Source: SCIENTIFIC AMERICAN, Title; “The End of Cheap Oil,” Date: March 1998, Authors: Colin J. Campbell and Jean H. Laherrere
SSU Censored Researcher: Rick Krigstein and Diana Nouveaux
SSU Faculty Evaluator: Jim Burkland
Colin J. Campbell and Jean H. Laherrere, two independent oil-industry consultants, predict that global production of conventional oil will start to decline within the next 10 years, and be unable to keep up with demand. Their analysis contradicts oil-industry reports which suggest we have another 50 years worth of cheap oil to sustain us. As the independent report points out, economic and political motives cause oil-producing companies and countries to publish the inflated figure, and this affects all of us.
An estimate of existing oil reserves is one of the factors used to predict the ultimate recovery of oil, that is, all the cheap oil there is to be had. Even with modern technology, says Scientific American, estimating reserves is an inexact science. Petroleum engineers express reserves in terms of probability. Geologists may calculate that an oil field has a 90 percent chance of containing 700 million barrels of recoverable oil, but only a 10 percent chance of containing 2,000 million barrels of oil.. Many companies and countries, however, freely report their reserves using any figure between 10 and 90 percent depending on which figures serve them best. For example, exaggerated estimates can raise the price of an oil company’s stock. Also, a government may use inflated reserve estimates in order to enhance their political clout and their ability to obtain loans.
Member-nations of the Organization of Petroleum Exporting Countries (OPEC) have an even more tangible reason to inflate their reported reserve estimates: the higher their reserves, the more oil they are allowed to export. This rep-resents immediate income for those countries. During the 1980s, 6 of the 11 OPEC nations reported huge increases in their reserve amounts, ranging from 42 to 197 percent. There is good reason to suspect that this was done to increase their export quotas.
Many people believe that improved technology will get more oil out of the ground. It will, but oil companies routinely take improved technology into account when calculating reserve estimates. Current calculations already include improvements in recovery. Campbell and Laherrere’s analysis takes other factors into account. For instance, the rate of oil consumption has been rising at over 2 percent per year. The rate of discovery of new oil has been declining. Large reserves of unconventional oil such as heavy oil, tar sands, and shale oil exist, but it is not economically feasible to extract them. Also, to do so might cause extreme environmental, damage. Tar-sand oil has to be strip-mined, and heavy oils contain sulfur and heavy metals which must be removed.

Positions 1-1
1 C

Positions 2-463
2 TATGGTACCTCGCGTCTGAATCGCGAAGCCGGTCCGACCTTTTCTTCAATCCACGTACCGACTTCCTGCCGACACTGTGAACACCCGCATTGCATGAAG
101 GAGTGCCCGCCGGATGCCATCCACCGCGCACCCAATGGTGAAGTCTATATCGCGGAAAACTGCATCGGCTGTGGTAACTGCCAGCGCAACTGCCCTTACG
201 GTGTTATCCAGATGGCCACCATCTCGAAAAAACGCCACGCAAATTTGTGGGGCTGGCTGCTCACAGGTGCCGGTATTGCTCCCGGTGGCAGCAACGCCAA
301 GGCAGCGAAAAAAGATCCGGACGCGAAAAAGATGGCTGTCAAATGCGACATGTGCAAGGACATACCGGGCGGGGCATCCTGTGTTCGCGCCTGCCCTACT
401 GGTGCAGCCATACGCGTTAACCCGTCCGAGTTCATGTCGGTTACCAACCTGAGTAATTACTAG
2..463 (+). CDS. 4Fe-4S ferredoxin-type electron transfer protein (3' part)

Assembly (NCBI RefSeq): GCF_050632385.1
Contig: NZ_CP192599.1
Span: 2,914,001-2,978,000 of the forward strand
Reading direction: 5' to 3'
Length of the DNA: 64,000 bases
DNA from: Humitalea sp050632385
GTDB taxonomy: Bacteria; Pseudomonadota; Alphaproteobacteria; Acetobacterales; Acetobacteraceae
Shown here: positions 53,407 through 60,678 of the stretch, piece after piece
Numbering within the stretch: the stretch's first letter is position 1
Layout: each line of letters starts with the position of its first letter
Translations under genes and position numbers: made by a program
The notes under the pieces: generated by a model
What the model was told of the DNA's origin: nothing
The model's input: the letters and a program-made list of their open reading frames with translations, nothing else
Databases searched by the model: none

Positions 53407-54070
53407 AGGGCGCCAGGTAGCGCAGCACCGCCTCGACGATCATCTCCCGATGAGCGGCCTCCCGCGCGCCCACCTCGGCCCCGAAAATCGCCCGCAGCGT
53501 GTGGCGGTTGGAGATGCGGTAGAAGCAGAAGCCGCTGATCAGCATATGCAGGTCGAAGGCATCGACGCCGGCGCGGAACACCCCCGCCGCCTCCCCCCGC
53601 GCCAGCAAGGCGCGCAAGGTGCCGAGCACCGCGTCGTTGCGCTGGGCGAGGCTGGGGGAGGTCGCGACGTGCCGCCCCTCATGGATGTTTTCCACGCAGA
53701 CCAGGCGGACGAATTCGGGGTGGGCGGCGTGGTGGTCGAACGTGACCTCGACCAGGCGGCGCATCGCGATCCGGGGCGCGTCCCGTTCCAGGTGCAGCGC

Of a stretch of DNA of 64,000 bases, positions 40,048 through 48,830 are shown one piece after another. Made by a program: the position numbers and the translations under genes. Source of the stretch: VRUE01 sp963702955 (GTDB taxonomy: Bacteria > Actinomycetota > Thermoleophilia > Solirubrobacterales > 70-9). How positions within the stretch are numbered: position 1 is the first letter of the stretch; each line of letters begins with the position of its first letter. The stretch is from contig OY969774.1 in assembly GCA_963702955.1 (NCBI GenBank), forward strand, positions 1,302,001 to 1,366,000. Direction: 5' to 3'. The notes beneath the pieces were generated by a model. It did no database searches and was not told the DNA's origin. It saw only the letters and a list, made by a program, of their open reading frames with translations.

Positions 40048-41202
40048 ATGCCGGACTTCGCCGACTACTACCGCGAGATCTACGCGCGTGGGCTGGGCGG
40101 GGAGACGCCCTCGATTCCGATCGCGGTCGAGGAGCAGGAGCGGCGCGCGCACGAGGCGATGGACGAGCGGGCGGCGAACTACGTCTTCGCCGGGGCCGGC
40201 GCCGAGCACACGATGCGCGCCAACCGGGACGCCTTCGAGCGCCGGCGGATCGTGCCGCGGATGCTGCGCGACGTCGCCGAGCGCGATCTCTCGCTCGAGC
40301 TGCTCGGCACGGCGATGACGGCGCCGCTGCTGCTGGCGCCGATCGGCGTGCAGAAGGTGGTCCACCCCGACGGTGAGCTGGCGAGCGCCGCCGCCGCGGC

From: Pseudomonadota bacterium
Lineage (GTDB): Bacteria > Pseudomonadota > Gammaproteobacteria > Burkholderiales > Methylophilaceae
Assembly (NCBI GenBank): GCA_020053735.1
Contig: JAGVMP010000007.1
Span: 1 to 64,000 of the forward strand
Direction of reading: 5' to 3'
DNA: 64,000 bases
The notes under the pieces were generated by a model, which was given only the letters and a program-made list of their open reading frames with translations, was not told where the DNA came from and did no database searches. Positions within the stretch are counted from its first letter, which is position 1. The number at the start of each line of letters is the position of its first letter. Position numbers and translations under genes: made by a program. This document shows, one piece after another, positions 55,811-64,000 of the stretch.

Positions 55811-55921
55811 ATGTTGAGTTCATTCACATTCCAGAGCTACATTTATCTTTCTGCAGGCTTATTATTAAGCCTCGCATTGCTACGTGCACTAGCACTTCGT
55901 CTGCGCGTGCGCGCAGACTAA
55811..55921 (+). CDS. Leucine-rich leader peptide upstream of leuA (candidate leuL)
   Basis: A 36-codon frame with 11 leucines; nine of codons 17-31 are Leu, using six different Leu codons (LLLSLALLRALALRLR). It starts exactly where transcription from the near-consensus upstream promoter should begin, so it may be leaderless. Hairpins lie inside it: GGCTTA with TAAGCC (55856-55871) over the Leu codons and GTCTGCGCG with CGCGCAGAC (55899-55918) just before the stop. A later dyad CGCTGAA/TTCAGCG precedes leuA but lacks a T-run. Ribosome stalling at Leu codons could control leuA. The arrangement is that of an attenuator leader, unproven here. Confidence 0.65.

Perhaps the biggest reason oil companies grossly inflate cheap oil estimates is that it removes a major motivation to develop alternative energy sources which would directly compete with oil as an energy source. The longer the oil companies (and countries) lull us into thinking there is plenty of cheap oil available, the longer we delay developing solar power, fuel cells and other technologies that could replace oil.
UPDATE BY THE AUTHOR C.J. CAMPBELL: “‘The End of Cheap Oil’ covered a subject of the utmost importance to our subspecies. Hydrocarbon Man is today virtually the sole surviving human subspecies. He was born 150 years ago and will have become extinct by the end of the next century. The peak of oil production within the next decade will be a turning point with immense political and economic consequences. With about half of the remaining conventional oil lying in five Middle East countries, world tensions are likely to erupt as the industrial countries vie with each other for access. Failure to understand that depletion is a natural phenomenon may lead to misguided military intervention.
“`The End of Cheap Oil’ emphasized the atrocious state of public data on production and reserves, which have been corrupted by vested interests. Accordingly, the study evolves all the time as new information on the status of depletion in different countries comes in. The interpretation of the data is, however, simply a case of solving the equation: Peak Discovery + Time = Peak Production.
“The article has been subject to comment in a wide range of serious journals in many countries, including the Observer newspaper of London, Barron’s Science, Science News, Geopolitique, and Die Stern. It has also led to lectures, seminars; and broadcasts. Even aircraft manufacturers and Walt Disney have reacted, seeing the impact on their businesses. But perhaps the most important response is the position of the International Energy Agency, the world’s premier authority on energy supply, which has advised the G8 of the impending peak.”